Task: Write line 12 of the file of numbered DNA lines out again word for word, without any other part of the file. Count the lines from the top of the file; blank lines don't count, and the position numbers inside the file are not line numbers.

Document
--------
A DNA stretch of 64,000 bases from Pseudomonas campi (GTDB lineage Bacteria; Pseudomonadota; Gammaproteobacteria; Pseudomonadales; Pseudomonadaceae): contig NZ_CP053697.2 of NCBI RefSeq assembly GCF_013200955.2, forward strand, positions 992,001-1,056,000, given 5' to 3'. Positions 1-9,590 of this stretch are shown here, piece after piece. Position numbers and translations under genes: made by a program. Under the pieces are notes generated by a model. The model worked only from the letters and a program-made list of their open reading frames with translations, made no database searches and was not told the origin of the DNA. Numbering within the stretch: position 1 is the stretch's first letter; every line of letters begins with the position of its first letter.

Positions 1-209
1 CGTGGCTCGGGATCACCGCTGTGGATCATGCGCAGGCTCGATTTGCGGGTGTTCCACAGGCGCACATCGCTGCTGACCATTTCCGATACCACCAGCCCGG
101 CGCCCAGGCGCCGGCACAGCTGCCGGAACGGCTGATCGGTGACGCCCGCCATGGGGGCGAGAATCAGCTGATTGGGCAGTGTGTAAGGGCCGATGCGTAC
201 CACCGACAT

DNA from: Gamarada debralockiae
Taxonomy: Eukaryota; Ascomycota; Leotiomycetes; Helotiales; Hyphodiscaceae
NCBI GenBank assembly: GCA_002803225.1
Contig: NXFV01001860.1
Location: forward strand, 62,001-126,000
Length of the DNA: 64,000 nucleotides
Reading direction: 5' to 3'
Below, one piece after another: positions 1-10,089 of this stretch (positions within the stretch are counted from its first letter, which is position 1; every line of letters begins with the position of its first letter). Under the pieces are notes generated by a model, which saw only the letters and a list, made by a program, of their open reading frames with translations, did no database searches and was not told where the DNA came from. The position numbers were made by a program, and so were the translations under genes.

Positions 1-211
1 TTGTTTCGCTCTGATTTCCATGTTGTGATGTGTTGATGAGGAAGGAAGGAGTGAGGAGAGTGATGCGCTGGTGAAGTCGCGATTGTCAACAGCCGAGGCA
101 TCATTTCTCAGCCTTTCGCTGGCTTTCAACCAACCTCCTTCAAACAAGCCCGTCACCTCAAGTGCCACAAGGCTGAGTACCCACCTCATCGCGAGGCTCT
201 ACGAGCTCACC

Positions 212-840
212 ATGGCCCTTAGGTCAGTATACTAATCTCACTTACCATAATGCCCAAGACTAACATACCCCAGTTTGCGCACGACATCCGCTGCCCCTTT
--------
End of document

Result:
Reading direction: 5' to 3'